Experts in the global services terrain

At Everest Group, we’ve been studying the reason behind the disappointing phenomenon of powerful new disruptive technologies achieving only modest, incremental benefits instead of their promised performance breakthroughs. In my recent blogs, we’ve looked at whether the fault could be due to hype or immaturity of the technologies, whether it might be a lack of talent or whether there is an inherent conflict of interest in companies’ incumbent ecosystem. Not one of those things is sufficient to explain why we’re not getting the breakthrough in performance that is ripe for the taking if we can get there. We think all of these factors may contribute to the phenomenon; but these factors don’t seem to be powerful enough to prevent the breakthroughs.

We think a missing ingredient is the organization. When companies implement these new technologies, they must also change the fundamental organization.

At the moment, these technologies tend to be implemented to save costs, whereas the change in performance is far more than cost savings. It has to do with customer experience and cycle time. Although cost is often reduced, that is a byproduct of the greater performance that is generated.

As the buyer of the new technologies, the remedy is to be willing to step back and understand that you have to create a new strategic intent. That intent must focus on performance. It also requires a willingness to address the organizational dynamics. Whenever you digitize a workforce or you embed analytics into it, this affects how you organize work. So often we see people attempting to bring in tools but just adding them to the existing organization. That doesn’t work.

Fundamentally, to get a performance breakthrough, you have to rework your organization. Doing that means significant change across all the pieces. Along with creating a new strategic intent, you have to change your organization, your ecosystem, your technologies and your talent. All of those components have to come together and focus on the promised improvement you’re seeking. Only then will you get the step change performance. If you do them individually or only partially, you’ll only get is more of the same. You’ll get a better status quo, not a changed status quo.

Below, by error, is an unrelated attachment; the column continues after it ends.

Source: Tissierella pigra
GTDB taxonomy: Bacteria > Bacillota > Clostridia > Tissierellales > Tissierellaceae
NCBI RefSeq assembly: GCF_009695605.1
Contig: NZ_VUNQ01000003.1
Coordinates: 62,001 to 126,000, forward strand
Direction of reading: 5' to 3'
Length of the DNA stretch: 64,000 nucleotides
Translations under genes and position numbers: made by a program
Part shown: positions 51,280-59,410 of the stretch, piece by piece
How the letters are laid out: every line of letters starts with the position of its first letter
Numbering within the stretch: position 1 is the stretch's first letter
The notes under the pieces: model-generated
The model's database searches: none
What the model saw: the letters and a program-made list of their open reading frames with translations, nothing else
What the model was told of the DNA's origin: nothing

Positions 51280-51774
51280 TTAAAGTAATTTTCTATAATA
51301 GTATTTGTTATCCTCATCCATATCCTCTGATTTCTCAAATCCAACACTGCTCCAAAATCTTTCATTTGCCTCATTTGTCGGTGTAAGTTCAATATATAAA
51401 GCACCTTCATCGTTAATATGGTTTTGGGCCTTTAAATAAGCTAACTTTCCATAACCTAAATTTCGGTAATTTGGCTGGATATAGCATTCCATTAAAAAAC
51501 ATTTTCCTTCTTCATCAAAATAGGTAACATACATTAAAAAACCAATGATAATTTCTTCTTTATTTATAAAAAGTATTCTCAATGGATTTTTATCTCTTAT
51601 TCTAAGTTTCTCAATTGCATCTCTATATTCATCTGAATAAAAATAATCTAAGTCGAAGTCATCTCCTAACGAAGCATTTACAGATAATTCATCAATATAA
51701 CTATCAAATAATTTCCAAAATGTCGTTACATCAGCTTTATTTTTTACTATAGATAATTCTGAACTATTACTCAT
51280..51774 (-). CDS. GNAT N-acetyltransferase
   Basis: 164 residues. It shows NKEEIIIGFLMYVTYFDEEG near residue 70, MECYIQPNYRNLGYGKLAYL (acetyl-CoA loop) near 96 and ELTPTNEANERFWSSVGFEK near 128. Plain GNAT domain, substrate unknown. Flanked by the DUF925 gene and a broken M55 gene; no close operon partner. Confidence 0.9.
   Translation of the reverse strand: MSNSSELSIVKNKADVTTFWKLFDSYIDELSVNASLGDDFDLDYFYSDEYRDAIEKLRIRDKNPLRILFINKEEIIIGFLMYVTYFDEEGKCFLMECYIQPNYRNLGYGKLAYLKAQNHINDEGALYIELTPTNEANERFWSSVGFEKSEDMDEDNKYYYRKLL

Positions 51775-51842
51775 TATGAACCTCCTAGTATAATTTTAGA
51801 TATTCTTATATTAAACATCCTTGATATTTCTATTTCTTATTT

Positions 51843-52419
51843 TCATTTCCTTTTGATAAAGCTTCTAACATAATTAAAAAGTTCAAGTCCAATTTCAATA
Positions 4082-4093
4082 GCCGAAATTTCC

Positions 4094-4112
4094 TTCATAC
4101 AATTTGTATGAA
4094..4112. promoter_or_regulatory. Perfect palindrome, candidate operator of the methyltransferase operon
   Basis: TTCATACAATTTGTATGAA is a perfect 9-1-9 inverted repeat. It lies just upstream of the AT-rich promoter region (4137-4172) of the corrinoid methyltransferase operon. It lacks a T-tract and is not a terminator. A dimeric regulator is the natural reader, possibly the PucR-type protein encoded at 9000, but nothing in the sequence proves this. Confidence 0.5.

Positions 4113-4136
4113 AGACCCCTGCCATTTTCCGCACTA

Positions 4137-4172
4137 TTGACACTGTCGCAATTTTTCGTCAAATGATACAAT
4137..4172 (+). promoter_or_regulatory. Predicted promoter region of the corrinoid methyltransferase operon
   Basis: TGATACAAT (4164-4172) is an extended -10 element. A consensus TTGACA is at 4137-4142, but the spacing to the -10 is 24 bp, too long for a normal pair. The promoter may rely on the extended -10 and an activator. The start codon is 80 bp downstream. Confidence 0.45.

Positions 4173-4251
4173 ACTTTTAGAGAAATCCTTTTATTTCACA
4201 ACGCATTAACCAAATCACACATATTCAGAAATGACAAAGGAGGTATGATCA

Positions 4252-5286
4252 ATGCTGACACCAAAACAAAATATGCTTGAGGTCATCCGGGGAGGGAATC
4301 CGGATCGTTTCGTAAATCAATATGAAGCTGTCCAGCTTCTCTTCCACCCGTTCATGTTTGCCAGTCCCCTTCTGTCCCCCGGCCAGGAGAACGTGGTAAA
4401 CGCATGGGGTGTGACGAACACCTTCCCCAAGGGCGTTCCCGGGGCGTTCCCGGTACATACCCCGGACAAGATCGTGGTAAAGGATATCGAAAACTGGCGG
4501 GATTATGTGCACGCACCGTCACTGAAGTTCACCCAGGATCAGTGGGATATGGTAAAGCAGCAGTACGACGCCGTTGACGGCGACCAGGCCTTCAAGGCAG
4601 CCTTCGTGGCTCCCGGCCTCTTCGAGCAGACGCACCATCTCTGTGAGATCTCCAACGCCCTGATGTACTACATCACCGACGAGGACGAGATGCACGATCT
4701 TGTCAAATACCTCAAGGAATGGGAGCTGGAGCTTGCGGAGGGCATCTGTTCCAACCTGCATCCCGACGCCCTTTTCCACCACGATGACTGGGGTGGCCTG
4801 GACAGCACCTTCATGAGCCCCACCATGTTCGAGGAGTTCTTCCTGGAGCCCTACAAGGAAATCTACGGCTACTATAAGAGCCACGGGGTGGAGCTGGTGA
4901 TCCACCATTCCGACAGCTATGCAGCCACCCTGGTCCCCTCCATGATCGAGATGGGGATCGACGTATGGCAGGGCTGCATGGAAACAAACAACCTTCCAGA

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There’s no doubt that Brexit created a slowdown in European outsourcing during the last two quarters, especially in the UK. How long will the slowdown last? Let’s look at what’s really going on.

The reason Brexit contributed to slowdown is because it created indecision and senior management attention was captivated by the unthinkable prospect of the UK exiting the EU. That indecision caused the slowdown.

Having just returned from the UK and talking to UK leaders, I believe that the indecision has passed and decisions are reversing back to their normal rhythm. I expect there to be a little ongoing hangover; but going forward, I expect an increasingly low impact on outsourcing growth due to the UK exiting the EU. Yes, it’s still uncertain as to how the UK will exit, but that’s different from the indecision based on whether or not it would actually happen. I’m seeing signs that the indecision and senior management attention necessary to do outsourcing deals has now reverted back to running the business.

On their earnings calls, a number of outsourcing executives called out that they expect Brexit will create an imperative to do more outsourcing and to accelerate deals. I see no indication that is likely to happen. Here’s why:

  • The UK has a mature outsourcing market, which is already well along in its shift to cloud, automation and cognitive computing.
  • The imperative for UK businesses to save more money due to Brexit is likely to be resolved in an acceleration of the automation strategies, not an acceleration of further outsourcing in the labor arbitrage model. Work that has been available to move offshore has already moved, so I don’t see an uptick in demand for further offshoring. If Brexit has an effect, I believe it will accelerate the move to automation, which provides even greater savings than labor arbitrage.

Summing up, Brexit has had a modest impact on growth of UK outsourcing; but I think that impact is lessening dramatically by the day and will have little or no impact within a month. Where it does have an impact, and counter to well-publicized prophecies, I believe Brexit will not lead to further growth in the labor arbitrage space, but it’s likely to impact the transition to automated solutions.